The HELIX 5 CHIRP GPS G2 (410220-1) from Humminbird and the HOOK-5 BaseMap (000-12656-001) from Lowrance are two units with a similar range of fish finding and navigation features. However, since they’re from different manufacturers, there are several differences between them. In this post, we’ll try to cover all these differences.
Humminbird HELIX 5 CHIRP DI GPS G2 – Short Description
The HELIX 5 CHIRP DI GPS G2 (410220-1) unit is one of the newer HELIX models, released in 2017. There’s also a HELIX 5 DI GPS (409620-1) which was released in 2015. We’re addressing here the newer model, the 410220-1, which comes with the XNT 9 DI T transom and temperature capable transducer.
The HELIX 5 CHIRP DI GPS G2, as its name suggests, is a CHIRP capable Humminbird fish finder with GPS and other navigation features. It’s equipped with DualBeam Plus sonar and Down Imaging sonar technology and can use CHIRP for both these sonar types.
The unit is capable of using two frequencies for its 2D DualBeam Plus sonar, these being 200/455 kHz, while for Down Imaging it can also use two frequencies, these being 455/800 kHz. The CHIRP frequency intervals used by this fish finder system are 175-225 kHz, 420-520 kHz, and 790-850 kHz.
In terms of navigation, this Humminbird unit was initially equipped with the Humminbird UniMap charts, but in the second part of 2017 Humminbird has upgraded all the HELIX units with the Humminbird BaseMap which is considerably superior to UniMap. In case you will get a unit that doesn’t have this chart upgrade, you should be able to upgrade it to Humminbird BaseMap for free.
This Humminbird unit also has the AutoChart Live feature which allows you to reveal and record the depth contours of the lake or body of water where you’re fishing… Read Full Review.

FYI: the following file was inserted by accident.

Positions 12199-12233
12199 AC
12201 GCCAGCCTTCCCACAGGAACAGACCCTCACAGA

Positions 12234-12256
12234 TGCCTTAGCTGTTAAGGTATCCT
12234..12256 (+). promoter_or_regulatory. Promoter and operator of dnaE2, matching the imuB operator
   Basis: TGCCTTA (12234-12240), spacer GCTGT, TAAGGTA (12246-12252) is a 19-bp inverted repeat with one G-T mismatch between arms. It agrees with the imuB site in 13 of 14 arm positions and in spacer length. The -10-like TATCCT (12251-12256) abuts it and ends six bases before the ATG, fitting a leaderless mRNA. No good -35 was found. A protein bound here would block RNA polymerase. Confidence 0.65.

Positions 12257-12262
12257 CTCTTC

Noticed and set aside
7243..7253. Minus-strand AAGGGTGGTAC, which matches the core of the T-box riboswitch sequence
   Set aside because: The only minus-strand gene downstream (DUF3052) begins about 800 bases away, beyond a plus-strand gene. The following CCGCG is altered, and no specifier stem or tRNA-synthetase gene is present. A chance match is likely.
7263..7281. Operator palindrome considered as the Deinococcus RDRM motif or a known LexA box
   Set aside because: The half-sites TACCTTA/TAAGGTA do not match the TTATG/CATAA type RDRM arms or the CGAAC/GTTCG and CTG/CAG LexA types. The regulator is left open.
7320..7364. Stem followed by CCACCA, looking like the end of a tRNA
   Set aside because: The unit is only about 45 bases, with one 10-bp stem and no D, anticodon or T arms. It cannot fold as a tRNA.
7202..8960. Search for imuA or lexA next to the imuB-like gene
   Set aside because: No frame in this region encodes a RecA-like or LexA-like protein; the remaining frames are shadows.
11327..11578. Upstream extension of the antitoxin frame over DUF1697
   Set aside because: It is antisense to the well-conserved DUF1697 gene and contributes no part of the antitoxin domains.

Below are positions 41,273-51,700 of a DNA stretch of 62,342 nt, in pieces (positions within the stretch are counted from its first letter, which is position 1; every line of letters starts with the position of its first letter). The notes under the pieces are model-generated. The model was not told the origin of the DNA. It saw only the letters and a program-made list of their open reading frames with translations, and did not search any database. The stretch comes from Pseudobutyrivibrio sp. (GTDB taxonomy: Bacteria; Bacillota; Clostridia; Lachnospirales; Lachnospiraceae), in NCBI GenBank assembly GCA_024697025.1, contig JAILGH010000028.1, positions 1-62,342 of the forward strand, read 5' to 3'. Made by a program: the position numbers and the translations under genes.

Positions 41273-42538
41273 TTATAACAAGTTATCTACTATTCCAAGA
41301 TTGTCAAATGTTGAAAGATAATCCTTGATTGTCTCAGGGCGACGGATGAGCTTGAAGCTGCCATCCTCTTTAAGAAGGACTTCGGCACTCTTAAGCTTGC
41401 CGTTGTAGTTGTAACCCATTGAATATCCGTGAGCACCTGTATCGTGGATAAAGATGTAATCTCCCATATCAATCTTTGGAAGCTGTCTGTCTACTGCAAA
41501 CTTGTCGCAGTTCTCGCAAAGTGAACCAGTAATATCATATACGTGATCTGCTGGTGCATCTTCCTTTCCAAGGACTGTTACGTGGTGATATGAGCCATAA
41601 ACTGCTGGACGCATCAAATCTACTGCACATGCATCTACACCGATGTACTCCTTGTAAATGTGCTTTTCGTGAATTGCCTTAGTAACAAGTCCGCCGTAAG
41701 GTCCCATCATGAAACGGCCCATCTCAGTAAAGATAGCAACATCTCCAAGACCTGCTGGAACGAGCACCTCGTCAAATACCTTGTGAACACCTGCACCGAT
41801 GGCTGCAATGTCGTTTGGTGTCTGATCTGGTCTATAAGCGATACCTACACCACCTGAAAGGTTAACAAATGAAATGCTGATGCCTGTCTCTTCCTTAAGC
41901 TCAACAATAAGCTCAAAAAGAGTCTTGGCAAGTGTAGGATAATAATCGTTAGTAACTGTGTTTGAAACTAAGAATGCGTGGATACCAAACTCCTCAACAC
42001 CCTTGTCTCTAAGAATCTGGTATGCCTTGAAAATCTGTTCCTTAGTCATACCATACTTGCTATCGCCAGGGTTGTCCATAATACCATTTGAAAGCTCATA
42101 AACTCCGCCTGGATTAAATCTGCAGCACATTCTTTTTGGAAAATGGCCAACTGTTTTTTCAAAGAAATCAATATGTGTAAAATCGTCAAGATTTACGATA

Lowrance HOOK-5 DownScan BaseMap – Short Description
Just as the Humminbird unit, the Lowrance HOOK-5 (000-12656-001) unit is a fish finder and chartplotter. It’s equipped with 2D broadband CHIRP sonar and DownScan Imaging, while for navigation it has the Lowrance BaseMap bundle and also an internal GPS receiver.
Since this is the Lowrance 000-12656-001, it comes with the HDI Skimmer transducer, which is capable of using 83/200 kHz for 2D sonar, and 455/800 kHz for DownScan. For 2D broadband CHIRP, it can use Mid Range CHIRP and High Range CHIRP. However, CHIRP technology doesn’t work for the unit’s DownScan imaging.
The HOOK-5 000-12656-001 only has the Lowrance BaseMap charts, which are fairly basic, not extremely accurate, especially for areas that drastically change from year to year. But, since the unit has a microSD card reader, its internal charts can always be upgrades either with Insight charts or Navionics charts. It can also use Insight Genesis charts.
Although the unit features a 5″ display, it has a square layout, with a pixel matrix of 480 x 480. But nonetheless, the display offers enough room to run up to three applications at the time and still provides excellent readings… Read Full Review.
2D sonar. Both units feature CHIRP 2D sonar. However, the Humminbird unit uses 200/455 kHz frequencies while the Lowrance unit uses 83/200 kHz. They both use CHIRP technology for their 2D sonar. Also, both units offer pretty similar 2D standard sonar features, such as A-Scope (RTS for Humminbird), Bottom Lock, Circular Flasher, Sonar Recording (it’s called TrackBack for the Lowrance Unit), Depth Alarm, etc.
Down Imaging vs DownScan. The new Humminbird HELIX 5 CHIRP DI GPS G2 can use CHIRP sonar of its Down Imaging, while the Lowrance unit only uses CHIRP for its 2D sonar, and not for DownScan. The imaging differences aren’t extreme, though. When it comes to frequencies, both units use 455/800 kHz for their down scanning sonar.